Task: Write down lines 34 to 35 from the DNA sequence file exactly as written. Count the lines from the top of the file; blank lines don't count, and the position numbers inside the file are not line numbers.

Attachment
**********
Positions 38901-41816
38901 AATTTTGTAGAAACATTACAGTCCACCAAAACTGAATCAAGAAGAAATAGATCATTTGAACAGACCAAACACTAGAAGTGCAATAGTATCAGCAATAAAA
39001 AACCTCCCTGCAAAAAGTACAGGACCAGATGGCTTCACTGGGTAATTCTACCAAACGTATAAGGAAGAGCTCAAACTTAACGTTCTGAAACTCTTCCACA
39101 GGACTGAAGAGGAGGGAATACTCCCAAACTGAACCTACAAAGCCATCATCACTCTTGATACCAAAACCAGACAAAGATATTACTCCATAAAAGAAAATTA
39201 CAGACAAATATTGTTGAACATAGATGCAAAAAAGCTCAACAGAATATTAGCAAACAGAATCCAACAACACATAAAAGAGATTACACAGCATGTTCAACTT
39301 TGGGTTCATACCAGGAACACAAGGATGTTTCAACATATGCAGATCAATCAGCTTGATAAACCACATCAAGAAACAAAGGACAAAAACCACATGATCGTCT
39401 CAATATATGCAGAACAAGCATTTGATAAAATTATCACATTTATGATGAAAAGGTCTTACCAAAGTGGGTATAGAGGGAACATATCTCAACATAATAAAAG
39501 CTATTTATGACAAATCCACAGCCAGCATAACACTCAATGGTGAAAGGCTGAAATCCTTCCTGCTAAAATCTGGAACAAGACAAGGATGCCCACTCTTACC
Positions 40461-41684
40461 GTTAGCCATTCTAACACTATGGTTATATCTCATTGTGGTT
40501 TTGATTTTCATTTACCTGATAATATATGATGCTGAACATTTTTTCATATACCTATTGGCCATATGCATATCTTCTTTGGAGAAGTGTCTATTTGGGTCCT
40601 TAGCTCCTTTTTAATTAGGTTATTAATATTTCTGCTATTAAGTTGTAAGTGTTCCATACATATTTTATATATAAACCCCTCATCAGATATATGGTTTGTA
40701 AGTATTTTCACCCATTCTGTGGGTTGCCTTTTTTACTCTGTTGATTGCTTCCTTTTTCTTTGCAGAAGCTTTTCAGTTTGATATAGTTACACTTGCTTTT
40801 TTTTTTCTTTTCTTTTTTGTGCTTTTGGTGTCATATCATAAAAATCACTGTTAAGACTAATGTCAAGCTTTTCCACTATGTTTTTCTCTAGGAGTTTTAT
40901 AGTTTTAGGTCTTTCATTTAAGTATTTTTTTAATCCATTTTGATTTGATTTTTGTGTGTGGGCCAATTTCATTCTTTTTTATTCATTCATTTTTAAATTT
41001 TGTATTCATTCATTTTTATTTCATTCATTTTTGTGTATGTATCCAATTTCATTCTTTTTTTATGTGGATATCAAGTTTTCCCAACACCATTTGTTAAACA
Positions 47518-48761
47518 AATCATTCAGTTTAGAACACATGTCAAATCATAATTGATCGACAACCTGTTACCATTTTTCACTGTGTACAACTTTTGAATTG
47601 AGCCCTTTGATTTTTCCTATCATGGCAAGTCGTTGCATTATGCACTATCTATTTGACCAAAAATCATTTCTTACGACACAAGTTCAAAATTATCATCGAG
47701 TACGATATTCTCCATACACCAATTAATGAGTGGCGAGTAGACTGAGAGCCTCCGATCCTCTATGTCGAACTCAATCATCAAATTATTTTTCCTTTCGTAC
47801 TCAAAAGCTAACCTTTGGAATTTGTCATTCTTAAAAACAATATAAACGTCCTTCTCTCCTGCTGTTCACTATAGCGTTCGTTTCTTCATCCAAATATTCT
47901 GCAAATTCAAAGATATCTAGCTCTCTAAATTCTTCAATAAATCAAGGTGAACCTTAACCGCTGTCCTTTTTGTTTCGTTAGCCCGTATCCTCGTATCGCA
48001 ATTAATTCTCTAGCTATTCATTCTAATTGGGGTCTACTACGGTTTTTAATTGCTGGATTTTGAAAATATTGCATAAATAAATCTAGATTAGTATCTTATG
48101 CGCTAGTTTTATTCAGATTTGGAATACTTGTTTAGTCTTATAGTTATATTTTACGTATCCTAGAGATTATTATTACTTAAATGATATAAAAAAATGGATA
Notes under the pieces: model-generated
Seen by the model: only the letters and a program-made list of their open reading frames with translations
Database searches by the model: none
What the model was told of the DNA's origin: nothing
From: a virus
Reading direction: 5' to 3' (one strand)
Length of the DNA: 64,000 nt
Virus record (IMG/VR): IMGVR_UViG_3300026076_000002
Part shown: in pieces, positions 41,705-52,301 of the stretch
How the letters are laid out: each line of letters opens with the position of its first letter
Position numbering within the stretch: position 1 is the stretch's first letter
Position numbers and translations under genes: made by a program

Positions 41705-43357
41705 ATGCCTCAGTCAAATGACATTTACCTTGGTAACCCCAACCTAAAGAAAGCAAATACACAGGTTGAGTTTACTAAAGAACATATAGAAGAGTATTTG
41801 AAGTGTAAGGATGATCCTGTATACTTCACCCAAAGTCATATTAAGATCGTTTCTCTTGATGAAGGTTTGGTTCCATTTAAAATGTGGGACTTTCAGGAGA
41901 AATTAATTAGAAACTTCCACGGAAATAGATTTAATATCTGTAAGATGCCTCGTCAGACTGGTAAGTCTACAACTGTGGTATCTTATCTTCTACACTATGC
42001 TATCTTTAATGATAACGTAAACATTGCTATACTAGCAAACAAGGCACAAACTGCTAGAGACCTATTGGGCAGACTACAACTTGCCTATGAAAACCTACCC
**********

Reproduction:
How the letters are laid out: each line of letters opens with the position of its first letter
Position numbering within the stretch: position 1 is the stretch's first letter